Rob Couteau poetry


Diane Donovan, Senior Editor, Midwest Book Review (May 2022):

A Blind Man Crazy for Color: A Tribute to Léon Angély documents an early 20th century retired clerk who collected art by Picasso, Modigliani, and Utrillo before these artists were famous. Despite his failing vision, Léon Angély could see the promise of these artists before those around him acknowledged their talents. He employed a young girl to help him make his selections when his sight no longer permitted him to personally enjoy them.

The book is illustrated with original artwork by Picasso's model and muse, Sylvette David, who posed for the painter in 1954 when she was only nineteen years old. Her black and white and color sketches accent this colorful portrait of Léon's life, motivations, involvement in the art world, and the pieces he collected. Previously unpublished information about the blind man's passion and his influence on the art world enhances a survey that should be required reading and acquisition for any serious art history student and the libraries catering to them.

The well-researched treatise is supported by documentation that ranges from birth and death certificates to Rob Couteau's personal research into Sylvette David who, at eighty-seven, adds her memories to the story to expand reader insights about both Picasso and David's life and their art involvements.

Readers also receive revealing inspections of the process of interviewing artists and capturing their historical and artistic impact, adding to A Blind Man Crazy for Color's importance as a survey that goes beyond a singular biography of an art enthusiast to delve into the world of artists, art appreciation, and muses. The blend of all these elements demonstrates the interlinked potentials and importance of artists, muses, and those who appreciate, purchase, and analyze their work:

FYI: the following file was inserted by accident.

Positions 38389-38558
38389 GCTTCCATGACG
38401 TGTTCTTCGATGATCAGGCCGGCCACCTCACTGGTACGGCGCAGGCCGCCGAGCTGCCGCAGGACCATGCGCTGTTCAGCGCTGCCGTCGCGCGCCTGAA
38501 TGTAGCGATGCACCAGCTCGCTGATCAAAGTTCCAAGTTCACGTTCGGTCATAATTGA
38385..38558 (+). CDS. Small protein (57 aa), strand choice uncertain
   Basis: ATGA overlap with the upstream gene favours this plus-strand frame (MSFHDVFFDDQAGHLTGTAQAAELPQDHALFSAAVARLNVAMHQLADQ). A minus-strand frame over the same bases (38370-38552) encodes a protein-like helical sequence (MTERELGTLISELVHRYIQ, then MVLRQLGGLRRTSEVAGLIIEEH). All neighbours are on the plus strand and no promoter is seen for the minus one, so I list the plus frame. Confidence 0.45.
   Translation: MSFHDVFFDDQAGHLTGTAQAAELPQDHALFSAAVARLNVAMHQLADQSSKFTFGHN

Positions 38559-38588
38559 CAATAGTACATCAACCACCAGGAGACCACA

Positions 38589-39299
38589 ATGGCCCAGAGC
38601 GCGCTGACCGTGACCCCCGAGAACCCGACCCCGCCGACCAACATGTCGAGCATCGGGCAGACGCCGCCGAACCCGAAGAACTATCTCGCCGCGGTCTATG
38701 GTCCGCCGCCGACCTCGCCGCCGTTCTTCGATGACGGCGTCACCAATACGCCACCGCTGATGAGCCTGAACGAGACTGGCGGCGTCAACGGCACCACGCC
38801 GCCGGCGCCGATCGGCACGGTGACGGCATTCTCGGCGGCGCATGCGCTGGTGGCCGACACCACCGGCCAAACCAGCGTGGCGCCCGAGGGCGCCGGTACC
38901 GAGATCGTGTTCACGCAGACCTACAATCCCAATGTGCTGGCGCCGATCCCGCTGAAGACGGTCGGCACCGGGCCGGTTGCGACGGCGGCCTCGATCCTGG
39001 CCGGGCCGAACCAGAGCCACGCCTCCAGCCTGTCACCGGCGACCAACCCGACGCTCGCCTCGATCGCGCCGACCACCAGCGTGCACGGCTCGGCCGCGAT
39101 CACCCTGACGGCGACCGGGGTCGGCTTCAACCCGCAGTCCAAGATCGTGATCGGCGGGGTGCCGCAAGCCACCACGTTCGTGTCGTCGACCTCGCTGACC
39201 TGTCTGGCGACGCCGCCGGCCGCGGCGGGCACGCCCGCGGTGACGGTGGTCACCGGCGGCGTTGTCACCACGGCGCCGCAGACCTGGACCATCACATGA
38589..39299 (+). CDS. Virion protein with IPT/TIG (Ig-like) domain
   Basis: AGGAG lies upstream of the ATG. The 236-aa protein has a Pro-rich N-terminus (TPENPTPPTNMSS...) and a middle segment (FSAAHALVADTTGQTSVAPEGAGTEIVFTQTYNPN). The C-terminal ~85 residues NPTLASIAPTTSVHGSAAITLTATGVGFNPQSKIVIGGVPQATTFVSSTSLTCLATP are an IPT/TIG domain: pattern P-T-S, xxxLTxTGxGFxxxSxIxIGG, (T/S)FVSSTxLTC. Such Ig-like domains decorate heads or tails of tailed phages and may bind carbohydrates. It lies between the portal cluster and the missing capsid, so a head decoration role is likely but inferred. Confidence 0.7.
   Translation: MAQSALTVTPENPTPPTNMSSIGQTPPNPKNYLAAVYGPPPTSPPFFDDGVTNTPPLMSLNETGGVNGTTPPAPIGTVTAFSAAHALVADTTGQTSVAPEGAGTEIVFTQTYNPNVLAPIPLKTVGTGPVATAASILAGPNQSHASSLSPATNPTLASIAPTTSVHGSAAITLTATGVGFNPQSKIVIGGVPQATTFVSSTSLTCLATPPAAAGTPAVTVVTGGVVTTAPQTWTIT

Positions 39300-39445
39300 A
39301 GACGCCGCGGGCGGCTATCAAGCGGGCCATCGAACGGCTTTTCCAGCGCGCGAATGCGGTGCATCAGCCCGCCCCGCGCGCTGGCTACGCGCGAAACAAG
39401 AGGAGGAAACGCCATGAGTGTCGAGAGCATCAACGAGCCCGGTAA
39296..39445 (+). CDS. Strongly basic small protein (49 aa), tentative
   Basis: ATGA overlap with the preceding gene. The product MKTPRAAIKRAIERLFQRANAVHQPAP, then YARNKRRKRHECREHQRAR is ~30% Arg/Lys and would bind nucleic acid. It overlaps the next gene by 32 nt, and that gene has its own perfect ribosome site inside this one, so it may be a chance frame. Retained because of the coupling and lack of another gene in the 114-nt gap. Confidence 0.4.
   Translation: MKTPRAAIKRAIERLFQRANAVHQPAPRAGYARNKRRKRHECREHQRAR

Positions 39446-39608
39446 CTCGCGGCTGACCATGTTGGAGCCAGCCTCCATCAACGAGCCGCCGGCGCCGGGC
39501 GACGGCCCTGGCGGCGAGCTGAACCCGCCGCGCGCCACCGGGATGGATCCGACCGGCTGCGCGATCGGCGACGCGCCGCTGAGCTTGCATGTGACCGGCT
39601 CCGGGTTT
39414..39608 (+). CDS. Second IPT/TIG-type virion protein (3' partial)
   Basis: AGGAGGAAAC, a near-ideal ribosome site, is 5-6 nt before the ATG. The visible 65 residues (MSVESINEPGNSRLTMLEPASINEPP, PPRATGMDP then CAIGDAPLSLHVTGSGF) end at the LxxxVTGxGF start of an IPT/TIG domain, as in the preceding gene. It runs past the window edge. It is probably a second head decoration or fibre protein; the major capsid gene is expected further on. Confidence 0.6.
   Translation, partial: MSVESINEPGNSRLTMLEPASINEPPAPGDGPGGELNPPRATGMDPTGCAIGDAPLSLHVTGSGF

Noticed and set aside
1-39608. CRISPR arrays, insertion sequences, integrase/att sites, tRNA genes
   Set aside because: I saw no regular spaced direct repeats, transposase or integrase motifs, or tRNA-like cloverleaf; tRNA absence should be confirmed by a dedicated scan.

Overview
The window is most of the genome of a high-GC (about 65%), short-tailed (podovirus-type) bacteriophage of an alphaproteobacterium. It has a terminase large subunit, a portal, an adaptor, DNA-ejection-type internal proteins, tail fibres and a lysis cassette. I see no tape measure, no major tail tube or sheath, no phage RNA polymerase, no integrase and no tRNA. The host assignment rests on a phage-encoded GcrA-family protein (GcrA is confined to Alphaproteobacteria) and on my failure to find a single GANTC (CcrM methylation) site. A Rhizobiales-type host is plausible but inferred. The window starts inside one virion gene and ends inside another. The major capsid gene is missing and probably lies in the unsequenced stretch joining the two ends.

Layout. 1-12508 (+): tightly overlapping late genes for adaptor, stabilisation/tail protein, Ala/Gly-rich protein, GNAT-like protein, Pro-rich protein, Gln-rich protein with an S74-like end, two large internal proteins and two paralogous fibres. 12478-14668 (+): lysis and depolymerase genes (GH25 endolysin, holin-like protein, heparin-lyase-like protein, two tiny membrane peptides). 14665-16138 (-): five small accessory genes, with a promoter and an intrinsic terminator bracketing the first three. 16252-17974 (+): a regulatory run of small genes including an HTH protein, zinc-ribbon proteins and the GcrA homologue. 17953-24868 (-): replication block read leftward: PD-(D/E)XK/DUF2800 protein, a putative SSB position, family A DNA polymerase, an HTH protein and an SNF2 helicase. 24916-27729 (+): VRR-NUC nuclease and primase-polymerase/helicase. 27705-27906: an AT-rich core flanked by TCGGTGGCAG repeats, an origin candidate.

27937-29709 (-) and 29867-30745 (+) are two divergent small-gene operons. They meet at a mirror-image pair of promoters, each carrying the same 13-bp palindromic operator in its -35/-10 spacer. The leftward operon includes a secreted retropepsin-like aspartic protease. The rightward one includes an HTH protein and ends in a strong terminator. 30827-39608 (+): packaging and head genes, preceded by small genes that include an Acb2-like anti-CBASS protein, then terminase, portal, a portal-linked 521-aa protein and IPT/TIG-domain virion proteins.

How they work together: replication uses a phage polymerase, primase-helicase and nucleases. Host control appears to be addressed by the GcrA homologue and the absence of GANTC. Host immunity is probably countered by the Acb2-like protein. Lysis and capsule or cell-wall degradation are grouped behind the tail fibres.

"Although he died impoverished and nearly forgotten, and although the identity of his youthful guide is still enshrouded in mystery, le Père Angély helped to preserve what Richardson calls the “sacred stuff of art” – regardless of whether his motivation was merely pecuniary. Léon and Joséphine may also have inspired the greatest artist of the twentieth century."

Serious art libraries should consider this extraordinary recreation of artistic ambitions against all odds a mainstay that stands out in many different ways.

-- Diane Donovan, Senior Editor, Midwest Book Review


Distributed by IngramSpark. ISBN 978-1-7360049-9-9. For more information contact